Snaccidents and Clam Night and Running, Oh My

I have been thinking a lot about my diet. Here are the reasons why.

1. I’m reading Scott Jurek’s book Eat & Run, and while it’s certainly not selling me on a vegan diet—the prep work! the tofu!—it is making me think that maybe I’d be a better runner if I would consistently put some thought into what I eat. Not winning-Western-States better. (Or even finishing-Western-States better. Or even thinking-about-ever-attempting-Western-States better. Just, better.)

2. I had some serious snaccidents* last week.

“Who eats an entire [nine-serving] bag of Smartfood in two days?!?” says astounded fiance. “You are forgetting that, before we dated, I was known to take down entire [same-size] bags of Jax [off-brand cheese doodles] in a single sitting,” says me.

Then, late Saturday night, I ate quite a bit of cheese, though I had help with that, at least.

This week, I felt less svelte. I don’t weigh myself often enough to know if that is mental or not, but surely, that much cheddar (on popcorn and straight-up) cannot be good for one’s svelteness.

3. This morning I was supposed to run a challenging but totally doable workout that included some time at roughly half-marathon pace and some hill sprints.

But last night I went to the Mercantile Club for Clam Night.

(“The Merc” = a mysterious members-only Emmaus institution I’ve always wanted to experience. You need to know a guy to get in. Literally—you must have a key card to open the door. Look at their effing website. When I got an invitation to go, I could not pass it up.)

At Clam Night, one orders a dozen clams, which come with brown butter, then saves the excess butter to pour over the crab cake sandwich, which comes with chips. And you’ll need some lager to wash it all down. (Yum!)

Perhaps unsurprisingly, that did not sit so well, and a totally doable workout became an EPIC BATTLE. Meghan vs. Stomach! (Spoiler: I won. But Stomach racked up a few points along the way.)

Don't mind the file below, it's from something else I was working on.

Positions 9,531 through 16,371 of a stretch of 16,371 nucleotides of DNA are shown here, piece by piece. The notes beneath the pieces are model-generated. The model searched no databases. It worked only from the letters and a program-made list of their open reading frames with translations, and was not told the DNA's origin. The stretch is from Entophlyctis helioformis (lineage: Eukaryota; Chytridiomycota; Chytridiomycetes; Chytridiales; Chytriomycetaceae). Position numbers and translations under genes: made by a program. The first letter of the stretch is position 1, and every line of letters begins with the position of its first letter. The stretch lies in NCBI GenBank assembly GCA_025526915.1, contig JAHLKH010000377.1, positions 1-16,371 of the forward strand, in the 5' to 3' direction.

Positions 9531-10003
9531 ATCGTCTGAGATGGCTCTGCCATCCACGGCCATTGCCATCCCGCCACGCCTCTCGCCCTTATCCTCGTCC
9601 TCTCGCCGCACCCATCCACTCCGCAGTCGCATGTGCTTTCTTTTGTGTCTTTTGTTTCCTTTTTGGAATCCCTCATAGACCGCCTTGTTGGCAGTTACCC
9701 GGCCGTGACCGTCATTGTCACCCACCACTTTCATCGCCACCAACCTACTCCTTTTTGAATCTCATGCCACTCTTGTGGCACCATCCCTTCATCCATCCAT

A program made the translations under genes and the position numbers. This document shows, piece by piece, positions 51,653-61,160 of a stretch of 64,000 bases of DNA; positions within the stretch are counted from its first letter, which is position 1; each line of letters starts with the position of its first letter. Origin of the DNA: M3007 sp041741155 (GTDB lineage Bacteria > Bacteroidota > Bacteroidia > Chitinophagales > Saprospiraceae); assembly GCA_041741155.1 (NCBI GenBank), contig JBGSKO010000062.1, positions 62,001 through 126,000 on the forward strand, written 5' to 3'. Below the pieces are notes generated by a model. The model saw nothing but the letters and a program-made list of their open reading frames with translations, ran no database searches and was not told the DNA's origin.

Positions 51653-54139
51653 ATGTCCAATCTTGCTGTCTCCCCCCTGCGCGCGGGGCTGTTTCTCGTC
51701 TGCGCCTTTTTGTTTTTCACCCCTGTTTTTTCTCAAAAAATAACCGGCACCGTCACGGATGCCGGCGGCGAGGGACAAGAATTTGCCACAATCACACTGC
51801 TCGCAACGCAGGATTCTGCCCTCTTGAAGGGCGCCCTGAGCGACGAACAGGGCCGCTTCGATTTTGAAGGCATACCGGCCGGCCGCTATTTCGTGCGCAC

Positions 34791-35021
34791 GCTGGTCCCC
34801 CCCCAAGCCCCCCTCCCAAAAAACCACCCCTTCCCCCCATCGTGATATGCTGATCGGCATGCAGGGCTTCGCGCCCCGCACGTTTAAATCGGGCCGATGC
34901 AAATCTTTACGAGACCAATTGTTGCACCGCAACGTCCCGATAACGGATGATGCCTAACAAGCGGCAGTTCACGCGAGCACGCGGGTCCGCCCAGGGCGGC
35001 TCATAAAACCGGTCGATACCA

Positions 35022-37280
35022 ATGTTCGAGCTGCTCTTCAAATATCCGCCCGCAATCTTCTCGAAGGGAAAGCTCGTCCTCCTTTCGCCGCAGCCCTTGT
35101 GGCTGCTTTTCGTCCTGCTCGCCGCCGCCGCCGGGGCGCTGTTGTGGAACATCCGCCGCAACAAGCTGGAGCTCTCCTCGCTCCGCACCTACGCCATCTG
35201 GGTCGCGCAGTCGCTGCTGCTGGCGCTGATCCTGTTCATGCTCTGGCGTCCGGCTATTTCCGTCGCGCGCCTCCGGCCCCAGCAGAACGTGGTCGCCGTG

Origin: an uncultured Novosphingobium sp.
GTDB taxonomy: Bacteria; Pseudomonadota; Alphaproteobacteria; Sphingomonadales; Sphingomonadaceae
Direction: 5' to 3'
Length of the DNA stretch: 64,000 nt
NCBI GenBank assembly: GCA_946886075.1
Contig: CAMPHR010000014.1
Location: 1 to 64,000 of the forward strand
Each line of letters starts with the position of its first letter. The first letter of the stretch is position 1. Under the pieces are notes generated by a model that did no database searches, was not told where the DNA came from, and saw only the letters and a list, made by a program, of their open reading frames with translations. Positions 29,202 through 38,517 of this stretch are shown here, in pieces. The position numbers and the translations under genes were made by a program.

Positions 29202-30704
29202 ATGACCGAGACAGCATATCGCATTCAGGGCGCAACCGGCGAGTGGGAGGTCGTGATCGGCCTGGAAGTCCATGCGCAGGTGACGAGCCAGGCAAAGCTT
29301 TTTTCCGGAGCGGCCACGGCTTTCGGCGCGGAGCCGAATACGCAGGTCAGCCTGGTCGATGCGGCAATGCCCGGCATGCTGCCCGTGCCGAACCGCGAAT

Basically, I should probably try to eat better, consistently. I would run better. I would feel better. I don’t know that I would look better—I got pretty gaunt last year, somehow, like see-photos-of-yourself-and-say-“yikes” gaunt—but two out of three ain’t bad?

But here is the thing:


So much of my identity is wrapped up in eating with reckless abandon. I founded The Ravenous Runner. My future in-laws tell people I’m a “good eater,” and they mean it as high praise. And I like not worrying much about what I eat.

I only have X amount of mental stamina per day. I can spend it on working out (which I am now sometimes doing TWICE a day, meaning run + soul-suckingly-boring PT exercises at the gym) or eating the right things. I’ve never managed to do both at the same time, at least not for long.

And I never want to be the person at the party who is like, “no dessert, please,” or “I’d like a Michelob Ultra, please, and just one.” BECAUSE THOSE PEOPLE ARE NO FUN. And because I don’t want people to think I’m trying to eat better for appearance reasons, because I wouldn’t be, but all the ladies would think I was, because assumptions and stereotypes.

And here is the other thing: There is a big difference between knowing how to eat well and actually doing it. I have the “knowing what I should be eating” part down. Just not the “actually doing it more than half of the time” part.


*My friend Rebecca deserves full credit for this term. I would link to her blog or her Twitter feed but she doesn’t really update either one so, oh well.